On multivariate Cox regression analysis, the significant predictors of poor EFS were BFM HR group [hazard ratio 5·97, 95% confidence interval (3·05, 11·67), P < 0·01], CNS involvement [hazard ratio 5·25, 95% confidence interval (2·18, 12·63), P < 0·001] and age younger than 10 years [hazard ratio 2·59, 95% confidence interval (1·28, 5·25), P = 0·008]. Findings were not significant for WBC ≥100 × 109/l or ≥200 × 109/l.
For CNS relapses, CNS involvement at diagnosis was a significant univariate predictor (CI 27·3 ± 14·5% vs. 3 ± 1·5%, P < 0·001), whereas age, BFM-RF, BFM-risk group, and WBC ≥100 × 109/l were not.
MR group INS 89/98: impact of extended TIT replacing pCRT
Treatment modification of the ALL-BFM protocol and omission of pCRT were applied in the MR group, which accounted for 76% of the T-ALL population. The characteristics of the 103 MR patients are shown in Table II. The 5-year EFS was 75·7 ± 4·2% and the OS, 82·5 ± 3·7% (Table SI). The CI of all relapses was 19·4 ± 3·9%, and of any CNS relapses (isolated + combined), 3·8 ± 1·9%. In patients without CNS involvement at diagnosis, the CI of CNS relapses was 2·1 ± 1·5% (Table SI).
To study the impact of extended TIT or pCRT in the MR group, we analysed the outcome results for the 91 patients without initial CNS involvement who were in first remission for at least 6 months at the time pCRT was scheduled in the original ALL-BFM 86/90/95 protocols (Table IV). Twelve of them were actually irradiated, and their 5-year DFS and CI of any CNS relapse were similar to the 79 non-irradiated patients (Table IV). Most of the patients with WBC <100 × 109/l (n = 62/64) were not irradiated, and their 5-year DFS was 79·0 ± 5·2%, and CI of all relapses, 16·1 ± 4·7%, without any CNS relapse. Twenty-seven patients had WBC ≥100 × 109/l, of whom 10 were actually irradiated (12 Gy in eight, 18 Gy in two) and 17 received extended TIT. Their characteristics were similar (Table SII). Outcome was the same in the irradiated (pCRT) and non-irradiated patients (Table IV): DFS, 80·0 ± 12·6% and 82·4 ± 9·2% respectively (P = 0·79); OS (10-year), 80 ± 12·6% and 85·6 ± 9·5% (P = 0·554); cumulative any-relapse incidence, 20 ± 13·4% and 17·6 ± 9·6% (P = 0·79); any CNS relapse, 10 ± 9·5% and 5·9 ± 5·7% (one patient in each group) (P = 0·64).
Table IV. Comparison of outcome between pCRT versus extended TIT of T-ALL MR group INS 89/98 without initial CNS leukaemia and in CCR >6 months.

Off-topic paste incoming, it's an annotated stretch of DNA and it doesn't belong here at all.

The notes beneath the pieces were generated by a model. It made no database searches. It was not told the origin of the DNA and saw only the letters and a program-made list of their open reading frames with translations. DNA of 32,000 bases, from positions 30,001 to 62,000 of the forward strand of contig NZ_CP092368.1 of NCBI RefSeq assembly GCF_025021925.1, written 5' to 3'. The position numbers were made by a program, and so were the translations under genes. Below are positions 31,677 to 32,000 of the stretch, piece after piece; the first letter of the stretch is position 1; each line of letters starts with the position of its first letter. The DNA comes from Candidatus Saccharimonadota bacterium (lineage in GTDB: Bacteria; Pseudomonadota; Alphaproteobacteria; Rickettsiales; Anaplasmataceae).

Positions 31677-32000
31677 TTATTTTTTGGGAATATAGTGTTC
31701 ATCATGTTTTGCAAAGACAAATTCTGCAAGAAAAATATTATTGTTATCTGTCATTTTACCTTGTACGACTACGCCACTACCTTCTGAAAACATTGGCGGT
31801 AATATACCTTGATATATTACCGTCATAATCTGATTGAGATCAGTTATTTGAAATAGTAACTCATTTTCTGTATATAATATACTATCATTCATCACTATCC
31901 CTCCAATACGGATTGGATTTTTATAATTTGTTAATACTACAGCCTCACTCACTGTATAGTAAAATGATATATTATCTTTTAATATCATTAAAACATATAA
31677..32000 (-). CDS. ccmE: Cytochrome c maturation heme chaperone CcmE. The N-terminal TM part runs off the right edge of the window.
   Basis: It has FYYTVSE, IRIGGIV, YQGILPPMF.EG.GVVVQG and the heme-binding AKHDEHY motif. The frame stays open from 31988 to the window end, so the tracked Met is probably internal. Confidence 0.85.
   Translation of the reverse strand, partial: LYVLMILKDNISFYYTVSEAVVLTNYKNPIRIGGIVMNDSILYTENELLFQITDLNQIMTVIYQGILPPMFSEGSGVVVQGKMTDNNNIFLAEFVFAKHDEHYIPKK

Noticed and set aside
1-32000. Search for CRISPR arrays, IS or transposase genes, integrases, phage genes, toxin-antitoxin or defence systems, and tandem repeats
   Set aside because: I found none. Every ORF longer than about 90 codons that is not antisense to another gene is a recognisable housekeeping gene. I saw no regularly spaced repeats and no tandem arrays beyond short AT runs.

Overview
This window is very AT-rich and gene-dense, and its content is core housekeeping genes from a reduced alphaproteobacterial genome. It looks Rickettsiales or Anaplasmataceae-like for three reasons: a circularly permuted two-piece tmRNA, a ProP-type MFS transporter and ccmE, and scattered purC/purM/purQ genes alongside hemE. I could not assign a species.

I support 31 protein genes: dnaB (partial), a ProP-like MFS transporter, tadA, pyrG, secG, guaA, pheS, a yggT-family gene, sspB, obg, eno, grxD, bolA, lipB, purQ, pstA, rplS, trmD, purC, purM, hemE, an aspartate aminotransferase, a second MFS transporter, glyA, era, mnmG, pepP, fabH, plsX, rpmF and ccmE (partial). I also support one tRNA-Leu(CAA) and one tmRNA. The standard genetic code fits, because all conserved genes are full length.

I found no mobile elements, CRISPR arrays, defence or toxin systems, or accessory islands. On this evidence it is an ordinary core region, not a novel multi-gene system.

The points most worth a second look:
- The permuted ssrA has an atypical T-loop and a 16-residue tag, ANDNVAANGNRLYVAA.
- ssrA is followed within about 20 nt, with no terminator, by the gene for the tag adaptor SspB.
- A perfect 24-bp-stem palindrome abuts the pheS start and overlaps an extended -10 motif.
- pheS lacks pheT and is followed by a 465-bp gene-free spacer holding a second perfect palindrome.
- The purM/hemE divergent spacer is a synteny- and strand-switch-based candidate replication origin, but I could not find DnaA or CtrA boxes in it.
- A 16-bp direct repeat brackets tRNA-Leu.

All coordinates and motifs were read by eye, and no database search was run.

In the HR group, pCRT was indicated in all patients. The 5-year EFS and OS was 37·5 ± 8·6%, and the 5-year CI of all relapses and CNS relapses was 28·1 ± 8·2% and 6·3 ± 4·4%, respectively (Table SI). Seven patients in the HR group who were alive at 6 months in first remission did not actually receive pCRT, although it was indicated in all. Their 5-year DFS was lower than that of the irradiated patients (n = 14): 28·6 ± 17·1% vs. 71·4 ± 12·1% (P = 0·049).
T-cell leukaemia accounts for 10–15% (in our study, 23%) of childhood ALL. It is associated with distinct biological characteristics (Winter et al, 2007; Aifantis et al, 2008), clinical high risk features, and a historically worse prognosis and higher risk of CNS relapse than B-lineage leukaemia (Uckun et al, 1998; Pui, 2006; Pui et al, 2008). The allocation of patients with T-ALL to distinct or HR protocols, including intensive presymptomatic CNS treatment, has led to an improvement in their outcome comparable to B-lineage ALL. Although the indications for cranial irradiation have become more restricted, it is still used in a relatively high proportion of T-ALL patients. In the present studies, pCRT was omitted from large proportion (76%) of T-ALL patients, namely, the good early responders to steroids, relying on our previous favourable results for non-T ALL (Stark et al, 2000) and the introduction of intensified systemic treatment (modified ALL-BFM protocols), including high dose MTX (HD-MTX). Compared to other trials, it seems that replacing pCRT with extended TIT did not jeopardize systemic and CNS control: 5-year EFS was 61·9 ± 5·3% in the INS 89 and 72·9 ± 5·8% in the INS 98 (P = 0·21), and CI of any CNS relapse was 7·1 ± 2·8% and 1·7 ± 1·7% (P = 0·142) respectively; specifically for the non-irradiated MR group, 5-year EFS was 70 ± 5·9% in the INS 89 and 83·7 ± 5·6% in the INS 98 and CNS relapse rate was 5·0 ± 2·8% and 2·3 ± 2·3% (P = 0·5), respectively. These results (for the whole cohort of T-ALL patients and the MR group) are similar to those in the original ALL-BFM 90 (Schrappe et al, 2000a,b) and ALL-BFM 95 (Möricke et al, 2008; M. Schrappe, Department of Paediatrics, University Hospital Schleswig-Holstein, Kiel, Germany, personal communication), in which all T-ALL patients were irradiated (Table V).
Table V. CNS-preventive therapy and treatment outcome from clinical trials in the 1990s in childhood T-ALL.
CNS Invl. (%)
Indicated pCRT (%) [Gy]
5-year EFS, % (SE)
CI of any CNS Rel. % (SE)